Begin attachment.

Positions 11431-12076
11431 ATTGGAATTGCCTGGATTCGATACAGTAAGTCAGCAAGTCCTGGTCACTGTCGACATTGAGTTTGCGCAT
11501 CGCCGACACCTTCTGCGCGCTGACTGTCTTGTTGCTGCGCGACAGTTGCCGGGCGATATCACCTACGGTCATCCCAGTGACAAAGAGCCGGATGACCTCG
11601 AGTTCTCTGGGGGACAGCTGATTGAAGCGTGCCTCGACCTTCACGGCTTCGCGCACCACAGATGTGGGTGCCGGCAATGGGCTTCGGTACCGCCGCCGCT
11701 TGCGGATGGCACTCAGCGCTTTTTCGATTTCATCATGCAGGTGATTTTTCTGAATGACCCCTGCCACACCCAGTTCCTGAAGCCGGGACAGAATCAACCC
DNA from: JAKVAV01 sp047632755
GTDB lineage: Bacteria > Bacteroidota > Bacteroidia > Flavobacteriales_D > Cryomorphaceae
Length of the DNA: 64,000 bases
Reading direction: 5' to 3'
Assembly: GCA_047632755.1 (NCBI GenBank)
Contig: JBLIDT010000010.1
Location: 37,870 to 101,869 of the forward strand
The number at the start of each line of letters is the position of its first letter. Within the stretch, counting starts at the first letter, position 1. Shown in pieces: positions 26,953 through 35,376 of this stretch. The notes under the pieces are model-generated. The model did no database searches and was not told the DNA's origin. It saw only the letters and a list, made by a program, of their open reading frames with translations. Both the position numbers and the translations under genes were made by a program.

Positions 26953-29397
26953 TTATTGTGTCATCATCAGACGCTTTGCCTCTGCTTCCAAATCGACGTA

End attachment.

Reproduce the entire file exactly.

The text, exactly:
Positions 11431-12076
11431 ATTGGAATTGCCTGGATTCGATACAGTAAGTCAGCAAGTCCTGGTCACTGTCGACATTGAGTTTGCGCAT
11501 CGCCGACACCTTCTGCGCGCTGACTGTCTTGTTGCTGCGCGACAGTTGCCGGGCGATATCACCTACGGTCATCCCAGTGACAAAGAGCCGGATGACCTCG
11601 AGTTCTCTGGGGGACAGCTGATTGAAGCGTGCCTCGACCTTCACGGCTTCGCGCACCACAGATGTGGGTGCCGGCAATGGGCTTCGGTACCGCCGCCGCT
11701 TGCGGATGGCACTCAGCGCTTTTTCGATTTCATCATGCAGGTGATTTTTCTGAATGACCCCTGCCACACCCAGTTCCTGAAGCCGGGACAGAATCAACCC
DNA from: JAKVAV01 sp047632755
GTDB lineage: Bacteria > Bacteroidota > Bacteroidia > Flavobacteriales_D > Cryomorphaceae
Length of the DNA: 64,000 bases
Reading direction: 5' to 3'
Assembly: GCA_047632755.1 (NCBI GenBank)
Contig: JBLIDT010000010.1
Location: 37,870 to 101,869 of the forward strand
The number at the start of each line of letters is the position of its first letter. Within the stretch, counting starts at the first letter, position 1. Shown in pieces: positions 26,953 through 35,376 of this stretch. The notes under the pieces are model-generated. The model did no database searches and was not told the DNA's origin. It saw only the letters and a list, made by a program, of their open reading frames with translations. Both the position numbers and the translations under genes were made by a program.

Positions 26953-29397
26953 TTATTGTGTCATCATCAGACGCTTTGCCTCTGCTTCCAAATCGACGTA